|SUBJECT:||Safety Procedures When Working In or Near Moving Traffic|
|TOPIC:||"Struck-By" LODD Statistics and Official Temporary Work Zone Terminology|
|OBJECTIVE:||Responders will better understand the nature of U.S. "struck-by" line-of-duty deaths and will increase their awareness of the standards and guidelines presented in the DOT's Manual on Uniform Traffic Control Devices.|
|TASK:||After reading through this information, study and discuss the latest "struck-by" incidents and close calls as presented on the website of the Responder Safety Institute by visiting www.respondersafety.com for details.|
For 2002, authorities documented seven U.S. firefighter fatalities due to being struck by moving vehicles; of those, five occurred while the firefighters were working in or near moving traffic at fire or traffic accident scenes.
Of the 57 U.S. firefighter line-of-duty deaths reported by mid-August of this year, two were moving-traffic "struck-by" incidents. On March 18, 2003, 20-year-old Lance Mathew, a firefighter with the LaBelle-Fannett, TX, Fire Department was struck by an 18-wheeler at 3 A.M. while crossing Interstate 10. He had responded in his personal vehicle to a minor collision on the highway and arrived ahead of the emergency vehicles.
Thirty-one days later, in Medford, NJ, 63-year-old Woodrow Pinkerton succumbed to injuries sustained when he was struck by a car while controlling traffic on State Highway 70 at the scene of a motor vehicle accident on a foggy morning. The accident was the fifth in a series of 10 accidents in just over an hour that morning.
Photo by Ron Moore
If this is how your department currently operates while working in or near moving traffic, you are prime candidates to be victims of the next “struck-by” incident.
As our line-of-duty death statistics continue to show with each passing year, working in or near moving traffic places responders at significant risk of injury or death. Regardless of whether you volunteer your services or are paid for what you do, when you are at a crash or fire scene and are working in or near moving traffic, you are considered a "highway worker" and fall under federal Department of Transportation (DOT) standards and regulations. The content of these national regulations is just now becoming known to the fire service and the impact of these federal highway standards is beginning to have an effect on our incident scene operations. This first University of Extrication article of the safe parking series will introduce these standards and provide an overview of their content.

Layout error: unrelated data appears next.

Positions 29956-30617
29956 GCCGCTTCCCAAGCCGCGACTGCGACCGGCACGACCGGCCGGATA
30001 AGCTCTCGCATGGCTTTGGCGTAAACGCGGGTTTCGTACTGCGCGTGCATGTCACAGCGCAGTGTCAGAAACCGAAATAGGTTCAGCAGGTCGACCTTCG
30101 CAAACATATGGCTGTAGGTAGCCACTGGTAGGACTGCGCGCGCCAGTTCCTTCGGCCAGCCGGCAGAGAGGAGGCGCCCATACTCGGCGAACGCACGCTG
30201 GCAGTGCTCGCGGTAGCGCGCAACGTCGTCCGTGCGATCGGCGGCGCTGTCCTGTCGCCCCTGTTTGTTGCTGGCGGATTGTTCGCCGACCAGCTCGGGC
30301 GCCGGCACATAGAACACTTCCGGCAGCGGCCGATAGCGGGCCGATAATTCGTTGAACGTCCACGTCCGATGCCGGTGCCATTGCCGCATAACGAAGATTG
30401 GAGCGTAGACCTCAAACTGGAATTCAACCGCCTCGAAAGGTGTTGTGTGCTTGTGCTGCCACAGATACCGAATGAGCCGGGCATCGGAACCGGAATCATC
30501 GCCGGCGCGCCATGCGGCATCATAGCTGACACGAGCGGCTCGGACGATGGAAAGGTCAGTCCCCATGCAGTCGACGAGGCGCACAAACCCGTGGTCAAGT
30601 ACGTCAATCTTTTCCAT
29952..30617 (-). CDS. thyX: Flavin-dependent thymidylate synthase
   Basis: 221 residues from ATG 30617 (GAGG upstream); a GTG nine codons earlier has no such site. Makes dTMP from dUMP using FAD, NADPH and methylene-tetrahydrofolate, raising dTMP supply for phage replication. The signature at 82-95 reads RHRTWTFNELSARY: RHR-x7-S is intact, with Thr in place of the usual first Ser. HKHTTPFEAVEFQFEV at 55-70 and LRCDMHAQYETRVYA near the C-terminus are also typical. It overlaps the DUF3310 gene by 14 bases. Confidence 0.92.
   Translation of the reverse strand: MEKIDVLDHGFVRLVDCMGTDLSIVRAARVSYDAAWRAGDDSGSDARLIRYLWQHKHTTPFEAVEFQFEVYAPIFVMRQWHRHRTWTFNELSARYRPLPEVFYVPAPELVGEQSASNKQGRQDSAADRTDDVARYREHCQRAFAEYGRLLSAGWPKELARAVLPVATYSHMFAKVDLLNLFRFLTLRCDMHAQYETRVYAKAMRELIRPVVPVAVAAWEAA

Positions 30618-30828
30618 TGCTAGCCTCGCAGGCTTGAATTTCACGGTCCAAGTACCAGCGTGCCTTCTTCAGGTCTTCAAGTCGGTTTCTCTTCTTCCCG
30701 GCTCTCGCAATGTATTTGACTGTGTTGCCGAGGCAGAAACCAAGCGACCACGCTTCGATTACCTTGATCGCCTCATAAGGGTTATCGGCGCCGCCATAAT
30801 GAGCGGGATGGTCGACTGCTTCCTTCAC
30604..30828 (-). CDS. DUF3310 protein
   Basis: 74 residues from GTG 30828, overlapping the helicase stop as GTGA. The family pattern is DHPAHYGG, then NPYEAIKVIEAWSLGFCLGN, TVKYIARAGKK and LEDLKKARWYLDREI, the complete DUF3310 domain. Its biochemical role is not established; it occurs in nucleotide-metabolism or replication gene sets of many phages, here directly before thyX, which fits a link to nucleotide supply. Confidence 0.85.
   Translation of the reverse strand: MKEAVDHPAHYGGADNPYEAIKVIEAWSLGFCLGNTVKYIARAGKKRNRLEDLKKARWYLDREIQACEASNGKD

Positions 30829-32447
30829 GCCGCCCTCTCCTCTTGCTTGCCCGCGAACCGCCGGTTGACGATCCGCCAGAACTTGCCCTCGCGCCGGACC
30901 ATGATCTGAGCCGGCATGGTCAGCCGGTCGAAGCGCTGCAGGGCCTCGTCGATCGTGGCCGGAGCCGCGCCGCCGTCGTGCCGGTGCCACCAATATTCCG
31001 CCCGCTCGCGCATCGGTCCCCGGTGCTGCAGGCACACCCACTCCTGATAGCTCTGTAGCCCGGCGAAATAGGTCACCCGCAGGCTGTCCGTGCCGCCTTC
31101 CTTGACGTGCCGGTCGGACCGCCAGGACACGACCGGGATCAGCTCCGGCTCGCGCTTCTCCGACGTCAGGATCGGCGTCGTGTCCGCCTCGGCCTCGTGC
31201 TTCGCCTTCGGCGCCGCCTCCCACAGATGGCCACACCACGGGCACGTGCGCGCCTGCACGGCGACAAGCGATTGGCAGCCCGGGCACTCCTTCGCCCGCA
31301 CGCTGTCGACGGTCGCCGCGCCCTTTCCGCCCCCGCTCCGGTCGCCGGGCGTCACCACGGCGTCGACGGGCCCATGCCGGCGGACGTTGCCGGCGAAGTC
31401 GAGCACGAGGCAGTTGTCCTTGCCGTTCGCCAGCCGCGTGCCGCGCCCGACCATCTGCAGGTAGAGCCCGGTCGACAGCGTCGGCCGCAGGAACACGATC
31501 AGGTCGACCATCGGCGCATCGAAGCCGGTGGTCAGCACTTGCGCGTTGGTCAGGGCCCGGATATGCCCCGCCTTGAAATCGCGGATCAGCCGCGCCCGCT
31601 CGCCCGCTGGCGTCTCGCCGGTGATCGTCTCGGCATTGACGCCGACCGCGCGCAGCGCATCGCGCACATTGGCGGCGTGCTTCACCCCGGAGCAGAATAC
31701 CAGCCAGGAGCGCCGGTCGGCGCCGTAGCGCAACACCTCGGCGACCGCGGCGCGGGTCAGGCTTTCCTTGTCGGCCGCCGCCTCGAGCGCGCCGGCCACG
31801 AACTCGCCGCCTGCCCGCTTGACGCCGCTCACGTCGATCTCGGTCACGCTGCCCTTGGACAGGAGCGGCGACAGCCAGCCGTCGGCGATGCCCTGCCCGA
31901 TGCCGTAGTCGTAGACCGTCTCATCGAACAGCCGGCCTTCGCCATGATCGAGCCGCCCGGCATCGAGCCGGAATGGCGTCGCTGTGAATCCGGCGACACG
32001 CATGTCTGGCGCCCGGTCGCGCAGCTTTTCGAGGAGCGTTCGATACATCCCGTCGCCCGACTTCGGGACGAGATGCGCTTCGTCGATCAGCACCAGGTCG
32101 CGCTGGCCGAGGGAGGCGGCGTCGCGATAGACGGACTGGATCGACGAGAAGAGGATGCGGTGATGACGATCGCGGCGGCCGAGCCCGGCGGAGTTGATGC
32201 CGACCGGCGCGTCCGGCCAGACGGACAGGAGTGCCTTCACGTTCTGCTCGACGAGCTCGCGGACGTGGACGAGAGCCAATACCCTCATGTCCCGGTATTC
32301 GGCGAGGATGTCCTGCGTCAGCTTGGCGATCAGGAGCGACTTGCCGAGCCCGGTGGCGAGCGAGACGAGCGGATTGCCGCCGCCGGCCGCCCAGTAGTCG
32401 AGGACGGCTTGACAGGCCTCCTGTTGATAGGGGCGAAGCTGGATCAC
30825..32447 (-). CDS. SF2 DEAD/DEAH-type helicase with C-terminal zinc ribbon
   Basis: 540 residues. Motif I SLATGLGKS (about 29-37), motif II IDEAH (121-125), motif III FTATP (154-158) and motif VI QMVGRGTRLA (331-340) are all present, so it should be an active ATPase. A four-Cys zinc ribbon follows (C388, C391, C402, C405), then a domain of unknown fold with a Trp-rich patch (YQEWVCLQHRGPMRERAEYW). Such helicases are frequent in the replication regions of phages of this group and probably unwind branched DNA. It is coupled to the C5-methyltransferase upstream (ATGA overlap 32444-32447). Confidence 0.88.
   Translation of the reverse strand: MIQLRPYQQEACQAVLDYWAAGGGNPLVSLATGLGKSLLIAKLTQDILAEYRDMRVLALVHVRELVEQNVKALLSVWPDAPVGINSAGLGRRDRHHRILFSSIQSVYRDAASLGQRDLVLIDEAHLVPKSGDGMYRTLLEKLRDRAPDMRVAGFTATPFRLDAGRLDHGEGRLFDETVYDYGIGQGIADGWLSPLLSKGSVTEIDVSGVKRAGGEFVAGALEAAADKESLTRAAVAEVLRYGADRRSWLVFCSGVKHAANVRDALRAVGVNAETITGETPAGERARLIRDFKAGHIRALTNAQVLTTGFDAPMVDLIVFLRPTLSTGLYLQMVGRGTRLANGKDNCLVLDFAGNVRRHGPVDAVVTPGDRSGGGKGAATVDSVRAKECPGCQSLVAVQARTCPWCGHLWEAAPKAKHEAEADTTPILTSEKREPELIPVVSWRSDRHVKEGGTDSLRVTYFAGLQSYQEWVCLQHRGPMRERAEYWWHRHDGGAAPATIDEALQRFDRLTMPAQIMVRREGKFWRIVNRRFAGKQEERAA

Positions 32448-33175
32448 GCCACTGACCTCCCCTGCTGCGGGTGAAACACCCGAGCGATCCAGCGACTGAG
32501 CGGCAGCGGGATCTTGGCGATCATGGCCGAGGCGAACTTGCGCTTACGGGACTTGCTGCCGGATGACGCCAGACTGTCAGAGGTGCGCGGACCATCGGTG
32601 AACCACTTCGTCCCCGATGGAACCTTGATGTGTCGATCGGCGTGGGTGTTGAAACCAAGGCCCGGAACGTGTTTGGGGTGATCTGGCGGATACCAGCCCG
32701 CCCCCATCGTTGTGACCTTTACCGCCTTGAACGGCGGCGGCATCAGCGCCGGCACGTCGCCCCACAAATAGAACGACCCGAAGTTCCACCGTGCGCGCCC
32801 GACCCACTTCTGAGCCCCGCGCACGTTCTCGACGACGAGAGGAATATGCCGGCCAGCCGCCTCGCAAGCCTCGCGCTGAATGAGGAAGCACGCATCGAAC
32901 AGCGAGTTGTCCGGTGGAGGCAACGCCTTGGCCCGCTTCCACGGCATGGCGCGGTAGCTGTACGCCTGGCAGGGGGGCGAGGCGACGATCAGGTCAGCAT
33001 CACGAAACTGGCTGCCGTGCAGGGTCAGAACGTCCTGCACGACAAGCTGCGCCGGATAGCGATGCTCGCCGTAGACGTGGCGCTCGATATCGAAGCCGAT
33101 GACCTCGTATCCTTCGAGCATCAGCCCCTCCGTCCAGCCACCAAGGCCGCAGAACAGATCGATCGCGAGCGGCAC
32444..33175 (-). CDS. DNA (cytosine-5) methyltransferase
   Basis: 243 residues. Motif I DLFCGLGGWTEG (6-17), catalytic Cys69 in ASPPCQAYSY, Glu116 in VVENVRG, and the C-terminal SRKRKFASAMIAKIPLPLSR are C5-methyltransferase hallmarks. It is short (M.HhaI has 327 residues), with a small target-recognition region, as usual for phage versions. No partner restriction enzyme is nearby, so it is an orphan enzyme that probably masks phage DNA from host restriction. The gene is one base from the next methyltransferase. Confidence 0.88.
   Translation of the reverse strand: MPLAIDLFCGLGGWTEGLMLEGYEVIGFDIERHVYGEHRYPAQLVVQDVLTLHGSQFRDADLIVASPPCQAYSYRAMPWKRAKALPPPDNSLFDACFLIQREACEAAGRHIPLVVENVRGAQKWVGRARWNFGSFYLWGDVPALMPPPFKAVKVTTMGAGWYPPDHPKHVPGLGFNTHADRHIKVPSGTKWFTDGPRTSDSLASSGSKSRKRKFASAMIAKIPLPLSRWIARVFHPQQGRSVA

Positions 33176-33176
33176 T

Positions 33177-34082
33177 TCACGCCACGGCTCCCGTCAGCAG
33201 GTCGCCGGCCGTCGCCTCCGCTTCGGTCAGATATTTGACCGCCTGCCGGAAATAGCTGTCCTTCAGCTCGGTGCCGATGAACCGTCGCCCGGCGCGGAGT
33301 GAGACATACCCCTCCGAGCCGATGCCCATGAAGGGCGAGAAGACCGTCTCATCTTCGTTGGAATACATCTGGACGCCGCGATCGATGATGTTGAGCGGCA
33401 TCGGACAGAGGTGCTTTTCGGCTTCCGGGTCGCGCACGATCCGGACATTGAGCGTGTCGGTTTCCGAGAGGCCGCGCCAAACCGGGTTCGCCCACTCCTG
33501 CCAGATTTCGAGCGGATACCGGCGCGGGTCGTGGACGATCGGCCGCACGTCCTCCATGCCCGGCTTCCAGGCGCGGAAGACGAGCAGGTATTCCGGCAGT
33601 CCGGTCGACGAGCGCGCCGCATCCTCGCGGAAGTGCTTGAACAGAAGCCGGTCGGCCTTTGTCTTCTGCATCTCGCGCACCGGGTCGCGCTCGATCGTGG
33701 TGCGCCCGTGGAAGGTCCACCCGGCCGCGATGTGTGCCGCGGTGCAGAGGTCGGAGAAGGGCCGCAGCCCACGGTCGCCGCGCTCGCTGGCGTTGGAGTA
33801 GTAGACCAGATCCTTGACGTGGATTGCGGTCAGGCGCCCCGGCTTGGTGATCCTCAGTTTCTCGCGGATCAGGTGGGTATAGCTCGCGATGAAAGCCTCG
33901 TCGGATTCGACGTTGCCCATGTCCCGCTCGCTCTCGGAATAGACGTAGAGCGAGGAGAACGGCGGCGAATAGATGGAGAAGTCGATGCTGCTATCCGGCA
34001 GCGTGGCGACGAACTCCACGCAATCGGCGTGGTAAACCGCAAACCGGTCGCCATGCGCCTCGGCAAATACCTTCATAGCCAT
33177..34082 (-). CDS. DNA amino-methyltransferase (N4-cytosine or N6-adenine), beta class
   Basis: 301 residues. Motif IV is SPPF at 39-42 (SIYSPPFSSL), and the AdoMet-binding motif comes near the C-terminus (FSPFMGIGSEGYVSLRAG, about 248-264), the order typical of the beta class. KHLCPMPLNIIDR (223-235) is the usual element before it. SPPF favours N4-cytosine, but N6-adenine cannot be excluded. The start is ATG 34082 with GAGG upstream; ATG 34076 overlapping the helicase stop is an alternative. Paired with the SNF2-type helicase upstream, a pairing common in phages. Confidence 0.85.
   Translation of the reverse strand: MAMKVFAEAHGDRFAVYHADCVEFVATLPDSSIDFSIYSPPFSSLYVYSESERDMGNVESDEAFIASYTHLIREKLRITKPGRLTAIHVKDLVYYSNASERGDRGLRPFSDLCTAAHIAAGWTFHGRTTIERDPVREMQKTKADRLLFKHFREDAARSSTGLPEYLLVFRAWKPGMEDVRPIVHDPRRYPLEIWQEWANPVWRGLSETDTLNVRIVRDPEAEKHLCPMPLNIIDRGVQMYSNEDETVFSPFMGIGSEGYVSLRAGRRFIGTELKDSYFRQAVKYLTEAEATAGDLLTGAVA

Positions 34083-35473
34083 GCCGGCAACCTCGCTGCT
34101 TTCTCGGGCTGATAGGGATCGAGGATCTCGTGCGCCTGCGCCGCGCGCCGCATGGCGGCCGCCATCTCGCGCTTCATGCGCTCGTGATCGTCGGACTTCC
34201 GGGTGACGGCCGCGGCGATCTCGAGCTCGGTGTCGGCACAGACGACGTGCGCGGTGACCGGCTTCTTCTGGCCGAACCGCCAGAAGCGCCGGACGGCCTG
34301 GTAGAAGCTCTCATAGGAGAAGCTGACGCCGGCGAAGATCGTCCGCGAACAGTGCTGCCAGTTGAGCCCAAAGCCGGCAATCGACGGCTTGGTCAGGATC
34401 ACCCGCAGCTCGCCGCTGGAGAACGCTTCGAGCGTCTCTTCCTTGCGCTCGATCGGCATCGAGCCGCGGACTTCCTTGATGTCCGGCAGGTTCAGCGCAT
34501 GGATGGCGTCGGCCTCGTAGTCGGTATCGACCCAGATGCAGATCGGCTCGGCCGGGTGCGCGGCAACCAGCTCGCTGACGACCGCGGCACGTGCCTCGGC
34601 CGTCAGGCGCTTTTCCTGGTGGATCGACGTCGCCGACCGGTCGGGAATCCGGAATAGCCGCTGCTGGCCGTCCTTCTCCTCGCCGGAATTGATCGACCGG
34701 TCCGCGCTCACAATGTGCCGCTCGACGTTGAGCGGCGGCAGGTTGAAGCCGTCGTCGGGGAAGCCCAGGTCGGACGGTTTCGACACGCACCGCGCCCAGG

Laws and regulations didn't stop the alcohol-impaired drivers who killed several of our firefighters last year in struck-by incidents. Even DOT standards won't prevent the speeding 18-wheeler from crashing into your emergency scene. Proper highway response training, improved highway safety personal protective equipment (PPE), special techniques for advance warning to approaching motorists and the skills necessary to create a physical barrier between you and moving traffic will. Highway traffic management techniques, the latest highway safety PPE and critically important personal survival skills are the focus of the additional articles of this multi-part University of Extrication series.
Manual on Uniform Traffic Control Devices (MUTCD). The Federal Highway Administration (FHWA) publishes a document called the Manual on Uniform Traffic Control Devices, otherwise known as the MUTCD. It contains all national design, application and placement standards for traffic control devices.
The MUTCD is adopted by reference in accordance with title 23, United States Code, Section 109(d) and Title 23, Code of Federal Regulations, Part 655.603, and is approved as the national standard for designing, applying, and planning traffic control devices. The existence of the MUTCD means that all traffic-control devices we utilize and even the actions we take as emergency responders when working in or near moving traffic must comply with MUTCD standards. There are no exceptions.
The incident area and temporary traffic control zone. Anytime we respond to an incident that affects normal traffic flow on a highway, whether it is a lightly traveled rural road, a busy city intersection or a multi-lane superhighway, our presence creates what is legally referred to as a temporary traffic control zone. Section 6A.01 of the DOT's MUTCD defines the overall area of a roadway where temporary traffic controls are set up as an incident area.
The primary purposes of temporary traffic control at a highway incident area are to move traffic safely and efficiently through and around the incident, to reduce the likelihood of secondary crashes, and to insure the safety of those working in or near the moving traffic. Secondary crashes are those which occur within the traffic jam created by an incident and can be more serious than the original emergency.